Slashdot is powered by your submissions, so send in your scoop


Forgot your password?
DEAL: For $25 - Add A Second Phone Number To Your Smartphone for life! Use promo code SLASHDOT25. Also, Slashdot's Facebook page has a chat bot now. Message it for stories and more. Check out the new SourceForge HTML5 internet speed test! ×

Comment Re:F6 behaviour (Score 1) 415

In previous versions, when you pressed F6 it selected the address bar.

You can still press Control-L (for Location) to select the address bar. Similarly, Control-K selects the search bar.

Yes, I know that F6 selects the location field in IE and the File Explorer on Windows as well, so F6 would be more consistent. I'm just saying that there is still a keyboard shortcut to select the address bar.

Comment Re:not surprising really (Score 2, Informative) 159

I used to work in the HDD industry, and am very familiar with the seek algorithms used. Sorry, but your description of the move algorithm is completely wrong. Modern control implementations collect information about the actual output of the system (such as position) relative to the desired output (the target position) and act on it in real-time.

Modern HDDs (as in, anytime in the last 15+ years) have 'servo tracks' written on the disk. These are radial spokes of distance information encoded on the disk. Today's drives may have as many as 500 or 1000 of these servo spokes. The head is able to read these as it seeks across the disk, so it knows where it is during the seek. There is no 'stopping, checking where you are and making an adjustment.' It's more along the lines of 'checking your position as you move, and adjusting the voice coil voltage to give the optimum velocity and acceleration to land in the right spot as quickly as possible.'

There is an enormous amount of effort that goes into reducing the amount of vibration generated by the drives themselves, as well as minimizing the drives' sensitivity to external vibrations. However, there are specs for what the drives are able to handle, worst-case. By reducing the amount of vibrations they are subjected to, they will naturally perform better.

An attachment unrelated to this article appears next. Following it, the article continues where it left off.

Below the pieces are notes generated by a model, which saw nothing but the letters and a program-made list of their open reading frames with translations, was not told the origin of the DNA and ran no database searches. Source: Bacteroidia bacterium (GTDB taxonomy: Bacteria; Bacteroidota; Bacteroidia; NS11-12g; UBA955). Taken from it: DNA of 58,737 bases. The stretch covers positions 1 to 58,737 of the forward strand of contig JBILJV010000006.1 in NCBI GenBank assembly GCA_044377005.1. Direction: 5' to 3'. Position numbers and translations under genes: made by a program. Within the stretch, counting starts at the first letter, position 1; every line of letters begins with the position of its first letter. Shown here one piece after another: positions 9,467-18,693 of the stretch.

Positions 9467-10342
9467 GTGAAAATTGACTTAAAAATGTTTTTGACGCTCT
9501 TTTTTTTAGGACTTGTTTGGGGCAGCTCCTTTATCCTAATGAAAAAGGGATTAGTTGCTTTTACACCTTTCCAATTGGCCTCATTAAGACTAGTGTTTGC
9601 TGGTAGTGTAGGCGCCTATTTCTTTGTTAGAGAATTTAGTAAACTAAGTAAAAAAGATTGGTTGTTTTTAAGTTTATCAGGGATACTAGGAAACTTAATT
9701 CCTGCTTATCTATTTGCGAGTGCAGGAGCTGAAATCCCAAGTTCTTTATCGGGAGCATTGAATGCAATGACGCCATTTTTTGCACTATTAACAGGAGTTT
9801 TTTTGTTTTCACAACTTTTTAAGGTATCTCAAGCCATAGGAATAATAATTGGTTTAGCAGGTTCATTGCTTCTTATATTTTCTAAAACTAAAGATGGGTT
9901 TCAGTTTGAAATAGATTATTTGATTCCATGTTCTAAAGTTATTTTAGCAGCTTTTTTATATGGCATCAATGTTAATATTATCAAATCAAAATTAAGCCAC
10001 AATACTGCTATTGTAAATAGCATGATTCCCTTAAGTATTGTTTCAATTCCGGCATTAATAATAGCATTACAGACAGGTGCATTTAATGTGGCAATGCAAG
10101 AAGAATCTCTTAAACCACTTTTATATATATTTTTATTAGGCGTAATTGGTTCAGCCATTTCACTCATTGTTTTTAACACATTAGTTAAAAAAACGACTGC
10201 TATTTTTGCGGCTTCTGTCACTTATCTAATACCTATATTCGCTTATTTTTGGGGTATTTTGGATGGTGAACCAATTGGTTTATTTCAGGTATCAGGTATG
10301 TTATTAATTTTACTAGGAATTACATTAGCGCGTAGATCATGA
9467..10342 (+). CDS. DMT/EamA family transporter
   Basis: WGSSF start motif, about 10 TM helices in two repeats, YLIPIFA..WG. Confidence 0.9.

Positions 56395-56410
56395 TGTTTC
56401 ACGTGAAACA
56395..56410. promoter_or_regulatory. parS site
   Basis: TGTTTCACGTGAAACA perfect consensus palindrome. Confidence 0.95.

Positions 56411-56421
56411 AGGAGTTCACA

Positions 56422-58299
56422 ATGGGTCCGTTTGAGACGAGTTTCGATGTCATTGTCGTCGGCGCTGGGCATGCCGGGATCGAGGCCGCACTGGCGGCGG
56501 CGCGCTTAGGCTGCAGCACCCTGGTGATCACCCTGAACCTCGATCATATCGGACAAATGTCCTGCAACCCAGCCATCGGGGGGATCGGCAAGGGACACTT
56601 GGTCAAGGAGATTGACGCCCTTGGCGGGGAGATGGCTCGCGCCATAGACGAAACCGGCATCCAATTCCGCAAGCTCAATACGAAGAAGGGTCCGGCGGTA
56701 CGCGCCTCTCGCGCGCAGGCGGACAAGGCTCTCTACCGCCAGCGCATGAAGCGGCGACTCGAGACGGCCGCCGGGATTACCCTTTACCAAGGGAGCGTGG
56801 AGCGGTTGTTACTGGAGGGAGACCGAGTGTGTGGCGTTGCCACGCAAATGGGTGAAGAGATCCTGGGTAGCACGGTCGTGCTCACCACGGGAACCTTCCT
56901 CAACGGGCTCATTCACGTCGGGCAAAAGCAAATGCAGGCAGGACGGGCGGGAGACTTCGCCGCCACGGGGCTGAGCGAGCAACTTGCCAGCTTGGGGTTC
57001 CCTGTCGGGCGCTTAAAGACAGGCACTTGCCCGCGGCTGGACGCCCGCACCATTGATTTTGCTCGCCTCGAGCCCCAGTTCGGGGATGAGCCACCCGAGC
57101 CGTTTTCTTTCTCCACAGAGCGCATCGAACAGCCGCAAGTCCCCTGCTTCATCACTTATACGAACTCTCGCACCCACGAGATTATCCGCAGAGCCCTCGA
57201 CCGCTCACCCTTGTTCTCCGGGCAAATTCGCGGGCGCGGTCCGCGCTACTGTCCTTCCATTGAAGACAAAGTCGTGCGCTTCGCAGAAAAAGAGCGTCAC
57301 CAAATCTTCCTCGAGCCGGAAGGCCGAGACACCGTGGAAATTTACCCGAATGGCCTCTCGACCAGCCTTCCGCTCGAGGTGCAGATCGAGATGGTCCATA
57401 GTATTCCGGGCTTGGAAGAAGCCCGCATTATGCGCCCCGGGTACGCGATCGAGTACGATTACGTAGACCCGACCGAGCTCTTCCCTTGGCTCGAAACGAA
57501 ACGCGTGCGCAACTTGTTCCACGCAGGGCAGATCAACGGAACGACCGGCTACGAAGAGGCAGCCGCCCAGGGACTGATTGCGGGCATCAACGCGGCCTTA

Being Slashdot, we need a car analogy, right? Cars are made to deal with headwinds and still get acceptable gas mileage, but removing the headwind will increase a car's gas mileage.


Submission + - No plans for Windows 7 in 2009

Samarin writes: Microsoft has clarified that they have no plans to ship a new version of Windows in 2009: "We are not giving official guidance to the public yet about the next version of Windows, other than that were working on it. When we are ready, we will provide updates." Seems like Microsoft heard the laughing all the way in Redmond, and decided to retract Ben Fathis's comments (previous /. coverage).

Submission + - Turns Out Google Really Does Listen

SamThomp writes: "There's a perfect Google underdog story going on right now. It goes like this: A college student named Aaron Stanton has an idea he thinks Google will love. He tries to get in touch via phone, e-mail, and their web forms with no luck. Then, spurred by his father nearly dying of an embolism near Christmas, he takes a chance and flies to Mountain View, CA without an appointment, intending to sit in their lobby "like a spoiled child" until he gets a chance to meet with someone. He's been there about three days, now.

Here's where it gets interesting. He creates a website called, and uses Google Video to document his journey in hopes that it might be seen by someone at Google and they'll show pity. At first he's turned away (links to Google Video) at the door and doesn't get a chance to talk to anyone. Then, apparently someone in Google does notice the website and it spreads — word of mouth — inside of Google like wildfire; 600 people visit the site in two hours from inside of Google's headquarters at Mountain View.